Norman Studios Silent Film Museum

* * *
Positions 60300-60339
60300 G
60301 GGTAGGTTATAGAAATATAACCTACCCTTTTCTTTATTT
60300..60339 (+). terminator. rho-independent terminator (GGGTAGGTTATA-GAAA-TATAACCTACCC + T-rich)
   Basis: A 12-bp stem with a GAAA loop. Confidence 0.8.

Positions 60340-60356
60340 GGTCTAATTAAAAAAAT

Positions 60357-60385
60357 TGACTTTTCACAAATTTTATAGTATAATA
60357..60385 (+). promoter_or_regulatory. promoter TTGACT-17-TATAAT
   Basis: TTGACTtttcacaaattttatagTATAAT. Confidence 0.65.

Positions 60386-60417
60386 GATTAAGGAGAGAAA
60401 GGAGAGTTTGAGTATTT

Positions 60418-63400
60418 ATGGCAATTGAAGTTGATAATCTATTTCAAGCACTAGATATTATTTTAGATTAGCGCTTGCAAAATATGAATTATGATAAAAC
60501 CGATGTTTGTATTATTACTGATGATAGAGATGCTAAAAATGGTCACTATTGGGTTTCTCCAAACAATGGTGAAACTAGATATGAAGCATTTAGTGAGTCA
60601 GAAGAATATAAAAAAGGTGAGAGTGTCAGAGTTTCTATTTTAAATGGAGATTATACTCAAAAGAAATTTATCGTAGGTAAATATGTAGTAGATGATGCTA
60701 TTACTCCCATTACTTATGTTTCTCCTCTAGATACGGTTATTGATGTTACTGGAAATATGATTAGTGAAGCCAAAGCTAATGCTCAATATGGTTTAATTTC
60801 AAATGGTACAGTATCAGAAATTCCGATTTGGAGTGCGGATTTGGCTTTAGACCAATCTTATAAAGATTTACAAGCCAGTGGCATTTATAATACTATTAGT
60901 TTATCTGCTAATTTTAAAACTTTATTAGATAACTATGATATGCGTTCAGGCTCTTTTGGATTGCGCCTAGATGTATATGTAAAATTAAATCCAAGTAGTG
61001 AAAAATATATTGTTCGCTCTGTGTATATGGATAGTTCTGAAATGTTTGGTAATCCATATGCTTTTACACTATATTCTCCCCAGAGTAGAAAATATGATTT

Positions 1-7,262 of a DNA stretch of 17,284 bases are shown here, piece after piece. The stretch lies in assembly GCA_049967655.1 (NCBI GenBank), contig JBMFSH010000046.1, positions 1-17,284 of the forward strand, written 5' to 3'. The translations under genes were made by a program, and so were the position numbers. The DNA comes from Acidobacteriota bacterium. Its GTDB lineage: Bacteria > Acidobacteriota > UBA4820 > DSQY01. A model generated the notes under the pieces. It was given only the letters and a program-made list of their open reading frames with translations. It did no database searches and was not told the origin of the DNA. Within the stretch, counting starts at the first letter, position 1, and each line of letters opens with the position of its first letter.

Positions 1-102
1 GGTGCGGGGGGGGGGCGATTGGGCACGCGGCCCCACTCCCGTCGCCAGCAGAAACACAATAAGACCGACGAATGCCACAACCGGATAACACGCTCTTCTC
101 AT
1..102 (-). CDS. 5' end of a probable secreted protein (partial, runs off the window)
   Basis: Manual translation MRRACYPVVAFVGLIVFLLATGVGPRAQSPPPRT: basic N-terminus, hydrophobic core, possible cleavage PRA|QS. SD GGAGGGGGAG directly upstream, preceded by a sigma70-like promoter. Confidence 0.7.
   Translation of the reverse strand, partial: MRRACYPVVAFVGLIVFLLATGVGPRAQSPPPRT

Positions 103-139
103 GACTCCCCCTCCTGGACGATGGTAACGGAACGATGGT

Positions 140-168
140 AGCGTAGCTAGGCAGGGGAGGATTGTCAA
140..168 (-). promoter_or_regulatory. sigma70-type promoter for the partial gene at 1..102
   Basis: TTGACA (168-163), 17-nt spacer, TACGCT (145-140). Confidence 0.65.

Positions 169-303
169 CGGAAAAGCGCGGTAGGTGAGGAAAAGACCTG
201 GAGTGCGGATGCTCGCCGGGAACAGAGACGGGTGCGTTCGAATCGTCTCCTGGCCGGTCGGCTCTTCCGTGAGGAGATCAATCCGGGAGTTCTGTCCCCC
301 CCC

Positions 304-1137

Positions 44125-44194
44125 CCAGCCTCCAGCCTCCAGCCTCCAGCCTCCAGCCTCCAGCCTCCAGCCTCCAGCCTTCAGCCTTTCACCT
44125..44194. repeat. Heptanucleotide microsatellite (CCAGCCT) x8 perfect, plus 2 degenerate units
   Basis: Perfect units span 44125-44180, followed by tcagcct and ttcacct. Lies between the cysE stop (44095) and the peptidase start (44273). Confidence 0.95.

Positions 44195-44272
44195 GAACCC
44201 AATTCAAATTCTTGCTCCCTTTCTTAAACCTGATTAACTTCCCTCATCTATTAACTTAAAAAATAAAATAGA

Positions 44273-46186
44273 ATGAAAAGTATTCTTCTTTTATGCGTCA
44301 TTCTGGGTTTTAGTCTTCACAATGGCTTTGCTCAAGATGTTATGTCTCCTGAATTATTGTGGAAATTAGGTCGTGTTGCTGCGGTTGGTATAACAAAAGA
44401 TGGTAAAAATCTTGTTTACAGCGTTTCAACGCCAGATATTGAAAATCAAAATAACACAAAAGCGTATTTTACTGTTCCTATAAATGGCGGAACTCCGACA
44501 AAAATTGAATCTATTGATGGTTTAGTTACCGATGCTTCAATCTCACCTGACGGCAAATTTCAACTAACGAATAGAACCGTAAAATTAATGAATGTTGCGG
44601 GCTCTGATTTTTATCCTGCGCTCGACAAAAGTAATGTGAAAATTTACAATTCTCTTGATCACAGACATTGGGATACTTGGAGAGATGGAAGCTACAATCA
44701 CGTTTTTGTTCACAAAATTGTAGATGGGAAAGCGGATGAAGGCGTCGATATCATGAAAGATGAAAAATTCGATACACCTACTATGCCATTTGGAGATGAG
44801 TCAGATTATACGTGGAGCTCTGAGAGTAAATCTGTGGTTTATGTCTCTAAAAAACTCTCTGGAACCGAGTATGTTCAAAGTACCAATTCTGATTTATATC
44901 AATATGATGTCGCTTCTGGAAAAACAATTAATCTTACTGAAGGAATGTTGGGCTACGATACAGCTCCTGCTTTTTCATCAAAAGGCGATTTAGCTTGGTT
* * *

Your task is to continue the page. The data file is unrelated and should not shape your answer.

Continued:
The Norman Studios is a National Historical Landmark and the only surviving complete race production studio in the United States. Now a museum and film center, its focus is on the preservation of the studio complex and on the promotion and celebration of Northeast Florida’s film history. Founded as Eagle Film City in 1916 during the era in which Jacksonville served as the “Winter Film Capital of the World,” the Norman Studios was the home and workplace of Florida-born filmmaker Richard E. Norman (1891-1960). There, Norman wrote, filmed, and edited his pioneering “race films” (which featured Black actors in prominent roles, addressed issues of special concern to Black viewers, and were shown largely to Black audiences nationwide). Unlike most of his fellow race producers, however, Norman was a white man, which made his achievement in the Jim Crow South that much more remarkable. He distinguished himself by his seven feature films, which challenged and reversed longstanding race stereotypes and created a sense of community among his cadre of actors and his audiences. Apart from a few brief fragments of his other films, only The Flying Ace (1926)—which can be viewed via a link from this website—survives. In 2021, the film was named to the National Film Registry of the Library of Congress for its cultural, historical, and aesthetic importance.